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      Most cited references 10

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      Vertical transmission of HIV-1 infection.

       M-L Newell (2015)
      Vertical transmission is the dominant mode of acquisition of infection for HIV infection in children, and about 1600 infants are newly infected each day worldwide. Without interventions the risk of transmission is between 15% and 35%, and associated with maternal disease progression, prematurity, duration of rupture of membranes, length of labour, and vaginal delivery. Breastfeeding approximately doubles the risk of vertical transmission; the additional risk of transmission through breastfeeding is approximately 15-20%, with about one-third of this accounted for by late postnatal transmission after 3 months of age. Current strategies to reduce the risk of transmission include a short course of anti-retroviral therapy, avoidance of breastfeeding and Caesarean section delivery. However, even if interventions late in pregnancy or around the time of delivery are highly effective in preventing perinatal infection, it is likely that as a public health policy they are of interest only if alternatives to breastfeeding are feasible, affordable, safe and available.
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        Toll-like receptor (TLR) polymorphisms in African children: Common TLR-4 variants predispose to severe malaria.

        Genetic host factors play a substantial role in susceptibility to and severity of malaria, which continues to cause at least one million deaths per year. Recently, members of the toll-like receptor (TLR) family have been shown to be involved in recognition of the etiologic organism Plasmodium falciparum: The glycosylphosphatidylinositol anchor induces signaling in host cells via TLR-2 and -4, whereas hemozoin-induced immune activation involves TLR-9. Binding of microbial ligands to the respective TLRs triggers the release of proinflammatory cytokines via the TLR/IL-1 receptor (TIR) domain and may contribute to the host response in malaria, including cytokine induction and fever. In a case-control study among 870 Ghanaian children, we examined the influence of TLR-2, -4, and -9 polymorphisms in susceptibility to severe malaria. TLR-2 variants common in Caucasians and Asians were completely absent. However, we found a rare previously undescribed mutation (Leu658Pro), which impairs signaling via TLR-2. We failed to detect any polymorphisms within the TLR-9 Toll/IL-1 receptor domain. Two frequent TLR-9 promoter polymorphisms did not show a clear association with malaria severity. In contrast, the TLR-4-Asp299Gly variant occurred at a high rate of 17.6% in healthy controls and was even more frequent in severe malaria patients (24.1%, P < 0.05). Likewise, TLR-4-Thr399Ile was seen in 2.4% of healthy children and in 6.2% of patients (P = 0.02). TLR-4-Asp299Gly and TLR-4-Thr399Ile conferred 1.5- and 2.6-fold increased risks of severe malaria, respectively. These findings suggest TLR4-mediated responses to malaria in vivo and TLR-4 polymorphisms to be associated with disease manifestation.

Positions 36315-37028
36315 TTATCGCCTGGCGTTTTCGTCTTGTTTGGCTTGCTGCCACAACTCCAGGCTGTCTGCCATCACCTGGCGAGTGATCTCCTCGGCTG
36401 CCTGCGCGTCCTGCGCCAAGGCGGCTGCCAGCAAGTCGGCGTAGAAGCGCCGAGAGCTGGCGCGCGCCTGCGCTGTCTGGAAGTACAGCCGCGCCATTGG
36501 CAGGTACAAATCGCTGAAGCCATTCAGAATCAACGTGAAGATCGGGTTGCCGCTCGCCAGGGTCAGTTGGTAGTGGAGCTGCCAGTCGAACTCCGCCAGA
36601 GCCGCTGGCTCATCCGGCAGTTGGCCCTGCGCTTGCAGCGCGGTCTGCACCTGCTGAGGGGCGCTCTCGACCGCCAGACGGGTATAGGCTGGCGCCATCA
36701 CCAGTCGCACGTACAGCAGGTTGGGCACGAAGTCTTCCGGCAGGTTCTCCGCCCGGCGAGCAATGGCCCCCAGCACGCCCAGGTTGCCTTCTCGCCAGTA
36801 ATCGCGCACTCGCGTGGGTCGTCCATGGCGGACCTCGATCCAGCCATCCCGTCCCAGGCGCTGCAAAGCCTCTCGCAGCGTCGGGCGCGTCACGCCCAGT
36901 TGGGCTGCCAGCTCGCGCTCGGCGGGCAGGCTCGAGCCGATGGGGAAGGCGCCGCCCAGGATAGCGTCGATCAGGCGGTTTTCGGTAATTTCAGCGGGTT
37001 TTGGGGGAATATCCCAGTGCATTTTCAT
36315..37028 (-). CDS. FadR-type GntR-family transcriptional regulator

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          Production and validation of durable, high quality standardized malaria microscopy slides for teaching, testing and quality assurance during an era of declining diagnostic proficiency